Following a heated argument between Italy and France over a refugee rescue boat, European interior ministers praised a European Union plan to better coordinate the handling of migrant arrivals.
A new EU clash over the politically charged matter has been avoided through crisis negotiations in Brussels after France accused Italy of violating the law of the sea by turning away the NGO vessel.
All parties agreed that the Friday discussion had been fruitful, but Czech Interior Minister Vit Rakusan, whose nation is currently in charge of the EU, said that, in order to reach a lasting resolution, everyone had also concurred that "more can and must be done."
The "tough conversation" would be continued by the ministers in a previously scheduled meeting on December 8, he said.
Margaritis Schinas, vice president of the European Commission and the commissioner in charge of "promoting our European way of life," declared that Europe could no longer accept just another band-aid fix.
He noted that prior crises had been used by "populistic and Europhobe elements," adding, "We cannot continue working event-by-event, ship-by-ship, incident-by-incident, route-by-route."
Even though there are still significantly fewer asylum seekers than in 2015 and 2016, the issue has already jeopardized a temporary agreement to divide new arrivals more fairly around the 27-nation bloc.
No longer "ad hoc" planning
The argument has brought the matter to the forefront in Brussels, which has been striving for years to come up with and implement a new policy for sharing responsibility for migrants and asylum seekers.
A Norwegian-flagged NGO ship carrying 234 migrants who had been rescued from the Mediterranean was refused permission to land earlier this month by Italy's new government, led by far-right politician Georgia Meloni.
The Ocean Viking eventually made it to France, where officials suspended a prior agreement to accept 3,500 asylum seekers who were stranded in Italy in response to Rome's stance.
Paris called the emergency meeting of interior ministers from the 27 member states on Friday as a result of the dispute, which threatened the EU's temporary stop-gap fix.
Commissioner Schinas acknowledged that the Ocean Viking situation was somewhat improvised while justifying his commission's new strategy for better coordinating rescue operations and migrant and refugee arrivals.
Twenty particular actions are planned. A significant political accord has been reached. Everyone is dedicated to making efforts to prevent a situation like this from occurring again.
Gerald Darmanin, the interior minister of France, stated that Rome "does not take the boats and does not recognize the law of the sea," thus there is no need for France to welcome migrants who have been relocated from Italy.
The Ocean Viking incident was downplayed by Darmanin's Italian counterpart, Matteo Piantedosi, who claimed that the meeting was "not dealing with particular instances or operational management."
The ministers might resume their conversation at the meeting on December 8 due to a "convergence of positions," he claimed after shaking hands with his French counterpart.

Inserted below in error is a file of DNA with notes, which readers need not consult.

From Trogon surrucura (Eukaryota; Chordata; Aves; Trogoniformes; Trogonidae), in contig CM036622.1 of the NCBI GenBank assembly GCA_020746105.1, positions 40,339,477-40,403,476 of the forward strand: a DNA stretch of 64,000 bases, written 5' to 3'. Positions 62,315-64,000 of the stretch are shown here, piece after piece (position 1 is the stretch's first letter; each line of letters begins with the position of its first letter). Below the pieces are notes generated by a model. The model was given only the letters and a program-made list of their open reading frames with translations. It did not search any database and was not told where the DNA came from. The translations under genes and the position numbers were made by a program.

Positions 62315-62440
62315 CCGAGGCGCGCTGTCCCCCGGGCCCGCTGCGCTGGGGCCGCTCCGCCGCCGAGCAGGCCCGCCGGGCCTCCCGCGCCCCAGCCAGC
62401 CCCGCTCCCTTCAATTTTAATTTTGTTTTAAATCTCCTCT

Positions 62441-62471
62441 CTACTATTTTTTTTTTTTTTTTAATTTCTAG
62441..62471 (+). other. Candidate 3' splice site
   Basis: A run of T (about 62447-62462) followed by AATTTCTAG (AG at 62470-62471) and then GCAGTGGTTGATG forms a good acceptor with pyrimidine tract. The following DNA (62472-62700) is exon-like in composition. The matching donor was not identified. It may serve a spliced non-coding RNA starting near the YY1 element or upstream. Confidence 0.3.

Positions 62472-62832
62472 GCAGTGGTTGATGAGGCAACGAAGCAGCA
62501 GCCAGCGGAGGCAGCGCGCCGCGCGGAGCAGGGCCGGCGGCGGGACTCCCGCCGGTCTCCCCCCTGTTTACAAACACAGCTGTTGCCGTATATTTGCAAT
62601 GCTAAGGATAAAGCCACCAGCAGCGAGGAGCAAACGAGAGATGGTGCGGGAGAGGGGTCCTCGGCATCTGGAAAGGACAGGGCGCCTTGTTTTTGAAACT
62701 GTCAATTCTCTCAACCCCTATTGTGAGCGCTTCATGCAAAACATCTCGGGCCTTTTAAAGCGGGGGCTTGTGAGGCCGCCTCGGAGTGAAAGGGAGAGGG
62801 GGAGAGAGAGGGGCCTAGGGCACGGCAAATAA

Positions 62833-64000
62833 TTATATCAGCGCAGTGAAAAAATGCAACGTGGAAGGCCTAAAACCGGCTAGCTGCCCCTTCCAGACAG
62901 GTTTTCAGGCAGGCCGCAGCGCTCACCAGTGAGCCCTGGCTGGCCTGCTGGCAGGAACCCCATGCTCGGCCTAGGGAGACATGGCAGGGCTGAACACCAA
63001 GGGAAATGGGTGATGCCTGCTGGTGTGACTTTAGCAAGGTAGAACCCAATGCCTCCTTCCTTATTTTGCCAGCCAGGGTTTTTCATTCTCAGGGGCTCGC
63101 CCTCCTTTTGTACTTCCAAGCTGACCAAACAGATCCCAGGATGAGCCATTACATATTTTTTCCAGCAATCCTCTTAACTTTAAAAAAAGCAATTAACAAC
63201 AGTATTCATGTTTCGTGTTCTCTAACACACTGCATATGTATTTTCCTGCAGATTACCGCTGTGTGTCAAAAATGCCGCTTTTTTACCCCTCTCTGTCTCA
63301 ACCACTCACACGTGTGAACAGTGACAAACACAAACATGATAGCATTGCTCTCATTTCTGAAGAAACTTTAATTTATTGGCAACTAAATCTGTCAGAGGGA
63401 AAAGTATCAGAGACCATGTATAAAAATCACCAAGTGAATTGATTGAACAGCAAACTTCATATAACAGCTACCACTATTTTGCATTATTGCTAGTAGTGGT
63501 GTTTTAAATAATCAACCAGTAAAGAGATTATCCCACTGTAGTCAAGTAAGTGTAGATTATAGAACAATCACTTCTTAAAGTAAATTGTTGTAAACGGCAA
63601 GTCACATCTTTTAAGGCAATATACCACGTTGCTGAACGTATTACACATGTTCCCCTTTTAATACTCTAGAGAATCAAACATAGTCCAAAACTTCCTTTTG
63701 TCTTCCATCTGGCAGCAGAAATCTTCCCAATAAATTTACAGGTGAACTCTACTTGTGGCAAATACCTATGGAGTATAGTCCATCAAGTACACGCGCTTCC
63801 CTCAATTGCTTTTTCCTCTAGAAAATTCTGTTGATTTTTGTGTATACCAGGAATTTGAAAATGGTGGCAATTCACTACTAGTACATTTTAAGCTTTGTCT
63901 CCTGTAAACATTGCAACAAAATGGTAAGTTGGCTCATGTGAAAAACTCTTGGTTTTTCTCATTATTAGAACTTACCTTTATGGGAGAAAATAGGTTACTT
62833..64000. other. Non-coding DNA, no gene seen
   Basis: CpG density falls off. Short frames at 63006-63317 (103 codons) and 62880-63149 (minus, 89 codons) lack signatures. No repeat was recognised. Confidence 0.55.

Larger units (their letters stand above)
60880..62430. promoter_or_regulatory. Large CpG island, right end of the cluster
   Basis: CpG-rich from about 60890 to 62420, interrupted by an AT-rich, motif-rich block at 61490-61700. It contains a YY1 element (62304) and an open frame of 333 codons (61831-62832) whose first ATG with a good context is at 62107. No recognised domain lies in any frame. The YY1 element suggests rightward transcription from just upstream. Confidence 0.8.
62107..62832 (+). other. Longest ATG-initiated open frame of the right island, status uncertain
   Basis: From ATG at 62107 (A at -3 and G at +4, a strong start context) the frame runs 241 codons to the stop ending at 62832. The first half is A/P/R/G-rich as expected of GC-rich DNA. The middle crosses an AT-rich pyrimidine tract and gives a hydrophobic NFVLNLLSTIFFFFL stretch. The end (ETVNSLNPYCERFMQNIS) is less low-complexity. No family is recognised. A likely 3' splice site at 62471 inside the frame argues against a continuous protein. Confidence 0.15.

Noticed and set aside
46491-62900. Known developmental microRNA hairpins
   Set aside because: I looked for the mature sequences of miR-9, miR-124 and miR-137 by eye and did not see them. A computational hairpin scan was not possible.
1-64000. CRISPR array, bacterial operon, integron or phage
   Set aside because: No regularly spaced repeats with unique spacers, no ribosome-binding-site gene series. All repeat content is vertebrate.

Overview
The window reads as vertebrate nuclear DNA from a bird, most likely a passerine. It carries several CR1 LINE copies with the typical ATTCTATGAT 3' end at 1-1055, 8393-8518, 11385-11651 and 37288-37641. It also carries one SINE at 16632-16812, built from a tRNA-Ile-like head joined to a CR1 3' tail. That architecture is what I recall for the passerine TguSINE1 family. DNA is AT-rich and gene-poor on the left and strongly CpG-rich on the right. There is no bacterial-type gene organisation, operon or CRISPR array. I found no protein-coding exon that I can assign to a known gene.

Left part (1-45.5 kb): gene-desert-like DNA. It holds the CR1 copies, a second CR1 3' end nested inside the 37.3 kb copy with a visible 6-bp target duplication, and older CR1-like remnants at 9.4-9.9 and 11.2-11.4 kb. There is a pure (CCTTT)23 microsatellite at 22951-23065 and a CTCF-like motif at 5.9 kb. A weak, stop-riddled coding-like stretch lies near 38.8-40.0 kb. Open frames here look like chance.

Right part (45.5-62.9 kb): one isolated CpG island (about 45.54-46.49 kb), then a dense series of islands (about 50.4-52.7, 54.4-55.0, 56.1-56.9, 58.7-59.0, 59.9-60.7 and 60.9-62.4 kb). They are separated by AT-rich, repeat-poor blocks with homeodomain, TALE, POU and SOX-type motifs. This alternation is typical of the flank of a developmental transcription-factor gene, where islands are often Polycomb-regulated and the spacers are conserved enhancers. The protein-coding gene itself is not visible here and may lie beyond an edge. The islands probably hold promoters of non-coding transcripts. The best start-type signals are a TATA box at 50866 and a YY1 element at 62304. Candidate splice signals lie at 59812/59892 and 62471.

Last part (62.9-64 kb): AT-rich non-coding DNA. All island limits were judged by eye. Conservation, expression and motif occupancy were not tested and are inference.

The previous strategy was developed in response to complaints from Mediterranean nations like Italy and Greece, which are closer to North African ports, that they were taking on an excessive amount of responsibility for migrants.
Twelve EU nations agreed to relocate 8,000 asylum seekers, with France and Germany taking 3,500 each. However, just 117 relocations have taken place as of this writing.
The European Commission published a new action plan on Monday to better manage arrivals on the central Mediterranean maritime route to restore the mechanism.
Aid organizations did not like it. Oxfam's Stephanie Pope, a migration expert, described Brussels' proposal as "simply another reshuffle of old concepts that do not work."
"The action plan provided by member states is excellent, but it lacks new ideas, and thus it will not solve the migration problem," a European diplomat added.
Nevertheless, the ministers approved it, and Schinas claimed that it should avert further crises as Europe strives once more to construct a world migration plan that would be enforceable by EU law.
Additionally, Schinas emphasized that in their national search and rescue zones, EU member states are already required by international maritime law to "perform what is necessary, which is save people's lives."
Following the idea, EU state authorities and humanitarian NGOs would work more closely together to coordinate rescue efforts for migrants aboard overloaded, improvised boats.
Additionally, Brussels would collaborate more closely with Tunisia, Libya, and Egypt to prevent unauthorized immigrants from ever boarding smuggling vessels.
Other EU capitals are more concerned about land routes through the Balkans, while France and Italy debate high-profile examples of dramatic maritime rescues in the central Mediterranean.
The EU border force Frontex estimates that since the year's beginning, about 130,000 unauthorized immigrants have entered the union, a hike of 160 percent.